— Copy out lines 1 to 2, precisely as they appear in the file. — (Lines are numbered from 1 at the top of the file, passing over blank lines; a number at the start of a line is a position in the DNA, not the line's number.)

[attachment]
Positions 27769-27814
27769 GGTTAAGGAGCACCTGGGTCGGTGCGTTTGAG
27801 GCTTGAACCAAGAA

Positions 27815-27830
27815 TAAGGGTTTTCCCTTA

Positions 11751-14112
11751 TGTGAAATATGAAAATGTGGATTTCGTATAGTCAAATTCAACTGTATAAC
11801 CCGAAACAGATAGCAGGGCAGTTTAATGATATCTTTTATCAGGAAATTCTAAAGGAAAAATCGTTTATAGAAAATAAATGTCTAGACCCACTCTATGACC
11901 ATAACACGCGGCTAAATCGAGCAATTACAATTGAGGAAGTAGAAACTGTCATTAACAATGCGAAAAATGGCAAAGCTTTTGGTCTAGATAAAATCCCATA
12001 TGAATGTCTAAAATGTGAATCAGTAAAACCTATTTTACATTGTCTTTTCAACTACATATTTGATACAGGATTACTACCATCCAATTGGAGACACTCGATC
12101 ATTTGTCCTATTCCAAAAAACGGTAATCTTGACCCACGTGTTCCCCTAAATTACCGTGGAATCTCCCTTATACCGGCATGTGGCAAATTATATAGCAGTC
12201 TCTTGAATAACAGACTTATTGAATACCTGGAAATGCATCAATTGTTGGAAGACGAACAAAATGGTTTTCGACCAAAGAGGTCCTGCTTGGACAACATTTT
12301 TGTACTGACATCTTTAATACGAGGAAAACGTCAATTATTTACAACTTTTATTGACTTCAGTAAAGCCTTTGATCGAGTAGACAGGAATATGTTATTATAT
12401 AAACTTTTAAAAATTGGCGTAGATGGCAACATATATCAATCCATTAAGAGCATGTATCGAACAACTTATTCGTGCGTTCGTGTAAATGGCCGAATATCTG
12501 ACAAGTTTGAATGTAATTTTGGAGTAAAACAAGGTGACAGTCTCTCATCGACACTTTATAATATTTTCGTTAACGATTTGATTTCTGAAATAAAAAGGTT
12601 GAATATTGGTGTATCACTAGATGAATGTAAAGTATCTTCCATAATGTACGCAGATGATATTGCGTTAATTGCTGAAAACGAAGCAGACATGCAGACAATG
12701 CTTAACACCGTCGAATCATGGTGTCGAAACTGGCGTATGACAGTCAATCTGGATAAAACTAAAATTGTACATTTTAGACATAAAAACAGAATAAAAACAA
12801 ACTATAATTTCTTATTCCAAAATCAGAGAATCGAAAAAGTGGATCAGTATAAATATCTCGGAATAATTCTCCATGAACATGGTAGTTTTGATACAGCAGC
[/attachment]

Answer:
Positions 27769-27814
27769 GGTTAAGGAGCACCTGGGTCGGTGCGTTTGAG